A TOXIC COMBINATION If you put the simple search ‘farming after Brexit’ into Google the first result that comes up is the government website for the Department for Environment, Food and Rural Affairs.

Click on this and you get guidance on ‘Prepare your farming business for a no-deal Brexit’. In theory as and when a withdrawal has been ratified by parliament deal, then all I would need to know is summarised for me. Then you see a contents split into 12 sections, and then you click on the second section and it provides you with two links, and then you click the first of these links and that takes you to 12 links and so it goes on. By this point you are lost in a bureaucratic minefield and you are still none the wiser on what is going to change and what isn’t. After all this line of links ends up on how to claim the Basic Payment Scheme (BPS), and that is the biggest of the EU’s rural grants for the farming industry. Great, apart from I started this search on farming after Brexit, which its whole purpose is to leave the EU, I somehow don’t think this is going to be very helpful to me.

If you are to look at the current statistics on UK farm income over the past 9 years split roughly by agricultural sector you would be shocked. Cereal farms, general cropping, and grazing livestock farms actually lose money by producing what they are in existence to produce. In fact, a large majority of their income is made up from BPS/SPS (EU subsidies) that we are set to no longer have access to following the split from the EU. If you dig into this further and look at the Farm Business Survey datasets for £’s output per £100 of input, you see historically that around 50% of farms don’t break even which you would expect to become a higher percentage following the previous statement.

It all appears pretty damning for the future of UK agriculture. It therefore comes as no surprise that AHDB has reported a dramatic decline in dairy farm producers over the past 10 years and sheep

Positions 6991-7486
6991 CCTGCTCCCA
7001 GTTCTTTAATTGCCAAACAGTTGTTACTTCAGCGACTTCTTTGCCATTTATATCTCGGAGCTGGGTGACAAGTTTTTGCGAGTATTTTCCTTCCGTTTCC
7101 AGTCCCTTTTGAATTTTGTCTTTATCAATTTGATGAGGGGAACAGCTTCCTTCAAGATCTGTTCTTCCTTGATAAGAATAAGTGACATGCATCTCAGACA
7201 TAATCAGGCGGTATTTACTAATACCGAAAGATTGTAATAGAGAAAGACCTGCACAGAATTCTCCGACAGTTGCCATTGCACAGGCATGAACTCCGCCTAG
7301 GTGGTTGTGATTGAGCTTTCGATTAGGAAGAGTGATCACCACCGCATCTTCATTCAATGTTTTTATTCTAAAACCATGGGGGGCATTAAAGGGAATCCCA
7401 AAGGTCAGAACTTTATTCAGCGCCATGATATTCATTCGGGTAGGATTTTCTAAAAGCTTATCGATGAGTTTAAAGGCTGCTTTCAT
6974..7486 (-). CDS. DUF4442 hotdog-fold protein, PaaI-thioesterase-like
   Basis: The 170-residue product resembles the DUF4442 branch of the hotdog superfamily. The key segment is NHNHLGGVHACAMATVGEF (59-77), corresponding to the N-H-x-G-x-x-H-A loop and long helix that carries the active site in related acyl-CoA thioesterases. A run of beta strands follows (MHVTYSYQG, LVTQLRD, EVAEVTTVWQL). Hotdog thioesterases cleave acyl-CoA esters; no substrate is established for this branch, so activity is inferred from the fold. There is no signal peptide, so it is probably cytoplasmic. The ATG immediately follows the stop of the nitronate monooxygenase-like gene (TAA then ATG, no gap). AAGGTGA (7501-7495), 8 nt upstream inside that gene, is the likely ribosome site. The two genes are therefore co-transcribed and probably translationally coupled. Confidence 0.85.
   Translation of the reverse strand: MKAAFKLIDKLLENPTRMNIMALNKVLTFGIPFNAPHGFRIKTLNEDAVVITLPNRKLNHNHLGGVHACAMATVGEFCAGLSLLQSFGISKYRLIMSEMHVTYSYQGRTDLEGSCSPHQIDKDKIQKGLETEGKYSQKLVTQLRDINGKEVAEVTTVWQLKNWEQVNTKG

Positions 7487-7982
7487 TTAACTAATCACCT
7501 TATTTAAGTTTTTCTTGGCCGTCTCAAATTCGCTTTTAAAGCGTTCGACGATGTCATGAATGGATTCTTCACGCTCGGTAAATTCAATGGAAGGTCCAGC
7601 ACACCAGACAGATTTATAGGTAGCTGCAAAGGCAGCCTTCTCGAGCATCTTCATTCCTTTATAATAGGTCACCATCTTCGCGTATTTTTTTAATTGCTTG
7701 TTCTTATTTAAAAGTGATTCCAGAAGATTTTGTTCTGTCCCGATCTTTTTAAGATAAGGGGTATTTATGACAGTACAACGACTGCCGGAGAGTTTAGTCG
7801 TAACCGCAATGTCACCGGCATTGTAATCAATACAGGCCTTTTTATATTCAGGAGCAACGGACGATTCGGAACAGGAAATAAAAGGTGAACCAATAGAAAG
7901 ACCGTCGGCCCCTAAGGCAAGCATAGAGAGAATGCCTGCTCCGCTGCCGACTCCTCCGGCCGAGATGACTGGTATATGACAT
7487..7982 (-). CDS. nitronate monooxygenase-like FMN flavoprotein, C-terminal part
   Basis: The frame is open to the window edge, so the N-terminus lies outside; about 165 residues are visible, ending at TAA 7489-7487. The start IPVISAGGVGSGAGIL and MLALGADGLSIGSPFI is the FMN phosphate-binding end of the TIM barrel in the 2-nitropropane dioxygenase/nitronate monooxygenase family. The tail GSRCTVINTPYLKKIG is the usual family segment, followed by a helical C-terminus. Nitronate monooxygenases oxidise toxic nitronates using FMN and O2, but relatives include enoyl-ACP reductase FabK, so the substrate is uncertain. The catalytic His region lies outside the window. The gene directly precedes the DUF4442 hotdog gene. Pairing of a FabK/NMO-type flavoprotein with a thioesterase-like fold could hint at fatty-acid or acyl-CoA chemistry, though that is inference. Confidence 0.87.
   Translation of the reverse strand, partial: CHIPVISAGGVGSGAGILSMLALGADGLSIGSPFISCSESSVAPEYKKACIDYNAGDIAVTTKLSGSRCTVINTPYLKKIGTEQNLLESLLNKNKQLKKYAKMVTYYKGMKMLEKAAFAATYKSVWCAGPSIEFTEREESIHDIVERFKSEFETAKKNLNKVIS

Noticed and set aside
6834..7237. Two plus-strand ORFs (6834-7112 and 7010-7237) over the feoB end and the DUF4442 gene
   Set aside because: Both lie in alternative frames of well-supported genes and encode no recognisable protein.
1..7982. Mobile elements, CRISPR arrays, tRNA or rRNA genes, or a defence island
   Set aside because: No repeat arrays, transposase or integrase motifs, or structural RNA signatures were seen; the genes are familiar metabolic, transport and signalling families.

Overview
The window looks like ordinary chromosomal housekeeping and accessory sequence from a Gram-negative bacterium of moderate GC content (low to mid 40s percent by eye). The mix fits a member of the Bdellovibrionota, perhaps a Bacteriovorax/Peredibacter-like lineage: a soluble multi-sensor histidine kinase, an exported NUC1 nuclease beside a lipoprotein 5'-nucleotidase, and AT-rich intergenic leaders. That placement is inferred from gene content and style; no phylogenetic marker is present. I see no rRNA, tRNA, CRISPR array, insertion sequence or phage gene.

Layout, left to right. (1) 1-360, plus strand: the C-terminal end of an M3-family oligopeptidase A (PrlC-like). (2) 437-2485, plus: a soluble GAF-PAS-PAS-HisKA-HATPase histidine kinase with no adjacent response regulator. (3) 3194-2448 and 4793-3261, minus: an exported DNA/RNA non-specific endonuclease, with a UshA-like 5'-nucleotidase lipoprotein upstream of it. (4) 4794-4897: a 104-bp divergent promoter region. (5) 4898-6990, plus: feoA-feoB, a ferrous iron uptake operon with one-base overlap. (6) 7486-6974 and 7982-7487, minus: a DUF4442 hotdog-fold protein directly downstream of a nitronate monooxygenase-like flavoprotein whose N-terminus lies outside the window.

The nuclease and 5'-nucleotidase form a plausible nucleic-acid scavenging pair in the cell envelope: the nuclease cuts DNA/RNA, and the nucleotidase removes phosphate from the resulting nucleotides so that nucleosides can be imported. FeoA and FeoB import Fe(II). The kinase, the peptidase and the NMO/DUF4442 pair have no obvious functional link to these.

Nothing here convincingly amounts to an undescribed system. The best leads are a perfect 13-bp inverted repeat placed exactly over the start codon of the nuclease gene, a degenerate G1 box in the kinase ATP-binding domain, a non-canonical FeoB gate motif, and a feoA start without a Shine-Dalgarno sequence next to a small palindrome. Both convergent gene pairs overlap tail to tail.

flock numbers in the past 4 years despite the UK’s continually growing population. The old saying in the industry ‘no matter what people have got to eat’ somehow seems to be bypassing the UK or maybe it should have tagged on the end ‘but not from the UK’.

It is not all doom and gloom though, as seen in the previous table, the intensive livestock market is booming. Intensive farms by nature also do not rely on EU subsidies and are thus far less directly affected by the UK’s departure from the EU.

No matter what category of agriculture a farm falls under, those that prosper tend to have two very clear attributes. High performance of livestock or crop, and most importantly a strong control over their costs. The largest components of these costs across the whole sector are animal feed 23%, paid labour 11%, seed and fertilisers 10%. All of these are directly affected by the UK leaving the EU and what agreements/deals are made in the coming months. After all, 73% of all UK agricultural imports are from the EU and 61% of its agricultural exports are to the EU. These figures are based on a 3 times trade deficit.

To be able to excel in cost structure management,

you need to be able to plan for the future. So what does this mean for our farmers on the day we finally cut all ties from the EU? Although the UK will be able to negotiate new trade deals once it has left the EU this will take time. For example, the EU / Canada trade deal (CETA) took 7 years; and as for the TTIP between the EU and the United States which started in 2010, the EU declared the negotiations obsolete on the 15th April 2019. A whole 9 years of negotiations which have so far resulted in nothing.

16 | ADMISI - The Ghost In The Machine | November/December 2019

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